Tuesday, October 13, 2015

Bree Black Horse: Recognize. Disenrolled Indians Acknowledged As Their Own Tribes

New addition to Native American Law Firm Galanda Broadman, attorney Bree Blackhorse has a new option on the table.  Recognition of DISENROLLED Natives of current recognized tribes.

Why shouldn't they be?  In my own tribe, the Pechanga Band of Luiseno Indians, my family was PROVEN to belong to the tribe by the TRIBE's own documents.   They disenrolled my family anyway, accepting testimony from an imprisoned child molester, vs. red-ribboned documents and their own hired expert's testimony. There are THOUSANDS who have been abused by their own tribes...

Here's Bree's blog post

It could happen.  In fact, the Federal Government is currently considering whether a band of disenrolled California Pomo Indians should be recognized as their own tribe.  Other tribes should be worried about the threat that disenrolling tribes may cause the inter-tribal status quo.

In 2005, the Pinoleville Pomo Nation disenrolled a portion of its membership as a result of internal division following Pinoleville’s reestablishment as a federally recognized tribe.  Some of the disenrolled Pinoleville Pomos now seek federal acknowledgement as the Ukiah Valley Pomo Indian Tribe.  The Bureau of Indian Affairs is in the process of reviewing the Ukiah Pomos’ application for federal acknowledgement.

The federal acknowledgment regulations do not foreclose the possibility of disenrolled Indians, such as the Ukiah Pomos, being recognized as their own tribe.  A federally recognized tribe must be comprised of a “unique membership,” including that “comprised principally of persons who are not members of any federally recognized Indian tribe.”  

Section 83.11(f), however, provides an avenue to acknowledgment for a tribe whose members have been “otherwise associated with a federallyrecognized Indian tribe.”  A tribe petitioning for recognition that falls within this definition must constitute a “separate political autonomous entity.”

Disenrolled Indians, who are typically blood-related and otherwise closely connected like the Nooksack 306, the Grand Ronde Chief Tumulth Descendants, and the Ukiah Pomos, can make that showing by satisfying both the “distinct community” and “political influence or authority” criteria.

Evidence of distinct community includes social relationships between those Indians; patterns of informal social interaction between them; and shared economic or other activity amongst them.

Evidence of disenrolled Indians’ “political influence or authority” includes the community’s use of a council or other centralized leadership process to control their members’ behavior, to make decisions affecting the group, and to represent the community in dealing with outsiders in matters of consequence.

Indeed, a disenrollment assault against a family or group of Indians only serves to further their communal distinction and political authority; those relatives are forced to strengthen their social relations and interaction patterns, if not form their own leadership council, in order to fend for their survival.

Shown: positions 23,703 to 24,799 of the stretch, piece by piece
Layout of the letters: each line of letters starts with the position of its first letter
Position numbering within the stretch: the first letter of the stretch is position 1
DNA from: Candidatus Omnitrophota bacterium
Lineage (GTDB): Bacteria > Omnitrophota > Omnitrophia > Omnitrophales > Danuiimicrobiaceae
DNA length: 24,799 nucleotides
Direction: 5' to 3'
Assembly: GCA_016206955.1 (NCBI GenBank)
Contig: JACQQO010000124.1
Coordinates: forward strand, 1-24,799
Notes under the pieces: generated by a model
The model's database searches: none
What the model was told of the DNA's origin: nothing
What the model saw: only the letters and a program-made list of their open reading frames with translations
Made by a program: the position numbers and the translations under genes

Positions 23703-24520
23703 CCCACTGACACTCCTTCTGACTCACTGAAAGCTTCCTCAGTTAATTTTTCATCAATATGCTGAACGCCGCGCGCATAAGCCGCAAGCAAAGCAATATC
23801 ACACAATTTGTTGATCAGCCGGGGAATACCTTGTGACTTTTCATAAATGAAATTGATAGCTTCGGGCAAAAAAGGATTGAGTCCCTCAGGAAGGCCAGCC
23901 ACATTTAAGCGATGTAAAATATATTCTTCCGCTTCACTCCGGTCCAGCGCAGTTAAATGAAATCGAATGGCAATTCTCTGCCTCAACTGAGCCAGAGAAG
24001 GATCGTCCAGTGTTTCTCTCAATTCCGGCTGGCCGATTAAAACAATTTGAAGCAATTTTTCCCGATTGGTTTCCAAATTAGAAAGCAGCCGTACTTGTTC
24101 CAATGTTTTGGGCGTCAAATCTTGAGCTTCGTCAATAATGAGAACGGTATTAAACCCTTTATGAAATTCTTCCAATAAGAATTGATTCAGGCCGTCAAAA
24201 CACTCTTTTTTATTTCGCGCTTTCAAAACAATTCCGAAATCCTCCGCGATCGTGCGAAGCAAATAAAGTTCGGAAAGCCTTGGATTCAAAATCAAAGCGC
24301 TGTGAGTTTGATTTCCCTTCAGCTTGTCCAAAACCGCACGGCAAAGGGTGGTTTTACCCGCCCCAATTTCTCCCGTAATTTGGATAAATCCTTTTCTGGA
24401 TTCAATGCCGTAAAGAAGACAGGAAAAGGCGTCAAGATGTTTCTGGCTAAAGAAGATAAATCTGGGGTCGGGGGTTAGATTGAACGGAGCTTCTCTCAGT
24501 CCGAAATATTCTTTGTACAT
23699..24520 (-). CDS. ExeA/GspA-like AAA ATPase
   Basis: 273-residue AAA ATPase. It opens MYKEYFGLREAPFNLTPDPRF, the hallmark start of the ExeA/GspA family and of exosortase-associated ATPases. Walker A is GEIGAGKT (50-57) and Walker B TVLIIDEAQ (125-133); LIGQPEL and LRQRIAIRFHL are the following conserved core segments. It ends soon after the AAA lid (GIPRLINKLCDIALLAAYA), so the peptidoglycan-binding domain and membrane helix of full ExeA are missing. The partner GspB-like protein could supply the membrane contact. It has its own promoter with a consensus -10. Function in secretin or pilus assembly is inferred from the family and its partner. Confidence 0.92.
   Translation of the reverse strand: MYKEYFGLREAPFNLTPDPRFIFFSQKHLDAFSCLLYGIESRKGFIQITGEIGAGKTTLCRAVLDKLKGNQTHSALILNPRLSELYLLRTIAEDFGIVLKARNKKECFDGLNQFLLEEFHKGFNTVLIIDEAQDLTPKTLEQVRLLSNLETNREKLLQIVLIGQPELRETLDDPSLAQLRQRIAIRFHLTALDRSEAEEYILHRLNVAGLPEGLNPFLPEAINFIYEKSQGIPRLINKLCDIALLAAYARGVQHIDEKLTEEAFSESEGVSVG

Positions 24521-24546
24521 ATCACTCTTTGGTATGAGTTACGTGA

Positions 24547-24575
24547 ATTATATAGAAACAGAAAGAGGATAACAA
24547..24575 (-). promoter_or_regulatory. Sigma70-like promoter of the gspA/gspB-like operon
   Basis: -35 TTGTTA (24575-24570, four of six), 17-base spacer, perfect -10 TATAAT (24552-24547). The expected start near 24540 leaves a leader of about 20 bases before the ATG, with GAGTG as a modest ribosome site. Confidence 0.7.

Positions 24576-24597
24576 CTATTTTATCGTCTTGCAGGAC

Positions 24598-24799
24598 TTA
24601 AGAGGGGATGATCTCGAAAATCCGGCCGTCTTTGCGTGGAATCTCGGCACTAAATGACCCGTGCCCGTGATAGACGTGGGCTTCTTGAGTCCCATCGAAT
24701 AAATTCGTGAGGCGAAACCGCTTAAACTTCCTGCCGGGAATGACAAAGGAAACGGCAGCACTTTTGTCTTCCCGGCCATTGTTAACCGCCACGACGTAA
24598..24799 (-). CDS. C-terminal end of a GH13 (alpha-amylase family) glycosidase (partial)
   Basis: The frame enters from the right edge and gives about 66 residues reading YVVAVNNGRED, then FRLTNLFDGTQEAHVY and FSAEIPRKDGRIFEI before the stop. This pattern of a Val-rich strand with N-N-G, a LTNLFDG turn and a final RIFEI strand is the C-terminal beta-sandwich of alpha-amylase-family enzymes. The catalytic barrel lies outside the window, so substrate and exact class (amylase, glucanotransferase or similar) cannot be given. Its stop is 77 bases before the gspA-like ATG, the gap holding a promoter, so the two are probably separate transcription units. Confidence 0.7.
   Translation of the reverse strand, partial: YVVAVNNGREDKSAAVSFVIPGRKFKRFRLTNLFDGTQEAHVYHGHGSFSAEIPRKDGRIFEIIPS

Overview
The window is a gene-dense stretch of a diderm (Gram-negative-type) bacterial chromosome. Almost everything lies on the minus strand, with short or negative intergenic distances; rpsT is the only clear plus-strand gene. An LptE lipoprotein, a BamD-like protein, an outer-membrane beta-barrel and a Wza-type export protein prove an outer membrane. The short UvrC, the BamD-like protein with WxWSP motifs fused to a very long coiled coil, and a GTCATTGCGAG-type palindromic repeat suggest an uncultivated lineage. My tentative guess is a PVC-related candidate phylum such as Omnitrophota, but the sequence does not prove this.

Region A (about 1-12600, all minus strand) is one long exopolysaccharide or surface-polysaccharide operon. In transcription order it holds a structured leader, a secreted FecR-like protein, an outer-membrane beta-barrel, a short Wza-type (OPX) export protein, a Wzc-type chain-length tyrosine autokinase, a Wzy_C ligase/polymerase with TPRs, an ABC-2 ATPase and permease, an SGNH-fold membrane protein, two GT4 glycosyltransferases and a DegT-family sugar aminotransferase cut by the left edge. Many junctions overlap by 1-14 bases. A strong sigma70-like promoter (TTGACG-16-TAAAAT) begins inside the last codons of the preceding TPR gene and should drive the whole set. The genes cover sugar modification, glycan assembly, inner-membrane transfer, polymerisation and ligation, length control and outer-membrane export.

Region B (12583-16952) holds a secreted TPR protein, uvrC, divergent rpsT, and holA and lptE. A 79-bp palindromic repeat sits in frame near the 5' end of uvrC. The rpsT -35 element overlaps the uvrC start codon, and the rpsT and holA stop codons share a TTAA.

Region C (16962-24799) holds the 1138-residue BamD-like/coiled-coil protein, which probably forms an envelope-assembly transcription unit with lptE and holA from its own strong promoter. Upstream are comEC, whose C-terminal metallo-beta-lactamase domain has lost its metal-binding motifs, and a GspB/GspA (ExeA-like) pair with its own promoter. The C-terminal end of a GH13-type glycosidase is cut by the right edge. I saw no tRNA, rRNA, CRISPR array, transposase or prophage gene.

And resorting to legal processes to defend their original membership can force federal consideration of their petition to be recognized as a new tribe.

The Ukiah Pomos sued the Federal Government in Allen v. United States, 871 F. Supp. 2d 982 (N.D. Cal. 2012), over the BIA’s failure to call an IRA Secretarial election for the Ukiah Valley Pomo Indian Tribe.

Although the District Court found that the Ukiah Pomos did not fall within the IRA’s second definition of Indian—after a partial interpretation of Section 19 of the IRA and an inadequate interpretation of the Act’s legislative history—the parties settled the litigation on terms that now require the BIA to consider the Ukiah Pomos’ recognition petition.  It will be interesting to see of the Obama Administration takes action before the 2016 election.

In any event, disenrolling tribes should be careful what they wish for—as should all tribes.


Anonymous said...

That is a great idea. Why did it take so long ?

Anonymous said...

it's even more interesting when the band knows their are already federal recognition under allotments, land use, and water rights. clans already recognized the disenrolled now the question is, who has more say of the land usage? the creator already wrote the book. it's time to honor ALL.

Anonymous said...
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H. Caufield said...

I hear Gregg Sarris, Graton Pomo Chairman is not native; which is why he put in the tribe's constitution that there will never be disenrollments, to protect himself.

Anonymous said...

I hear that Caufield doesnt know anything...The Dry Creek Rancheria Band of Pomo Indians is a Northern California Indian Tribe whose Pomo and Wappo ancestors occupied the Russian River and Dry Creek Valleys continuously and successfully for more than five thousand years. Their success was due to a sophisticated knowledge of their environment, refined arts and technologies, participation in complex trade networks, with strong family and community bonds.

Anonymous said...
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Anonymous said...

Native American Casinos The Indian Gaming Regulatory Act represents one of the biggest failures of U.S. policy in the last fifty years. Passed by Congress in 1988 under the guise of “economic development” for the country’s impoverished Native American tribes, IGRA has resulted in the transfer of tens of billions of dollars to casino operators while many Native Americans still remain in serious poverty. It also has been a driving force behind the massive expansion of predatory gambling that has overwhelmed the U.S. over the last twenty years. Casinos are dishonest, financially-damaging to citizens and are contributing to the unfairness and inequality of opportunity in America – a truth that remains unchanged regardless whether they are commercial casinos or Native American casinos. While most people understand lotteries are an extension of government, many citizens do not fully realize that the same is true for casinos. Casinos are a creation of government and its public policies. They are instituted by the states to create a new revenue source separate from direct taxation, and they almost always create regional monopolies for the casinos in the process. Without the legal, administrative, regulatory, and promotional privileges provided by government, casinos would not be spreading into mainstream American life as they are today and likely would exist only on the fringes of society. - See more at: http://stoppredatorygambling.org/blog/category/research-center/native-american-casinos-research-center/#sthash.xNB16tzW.dpuf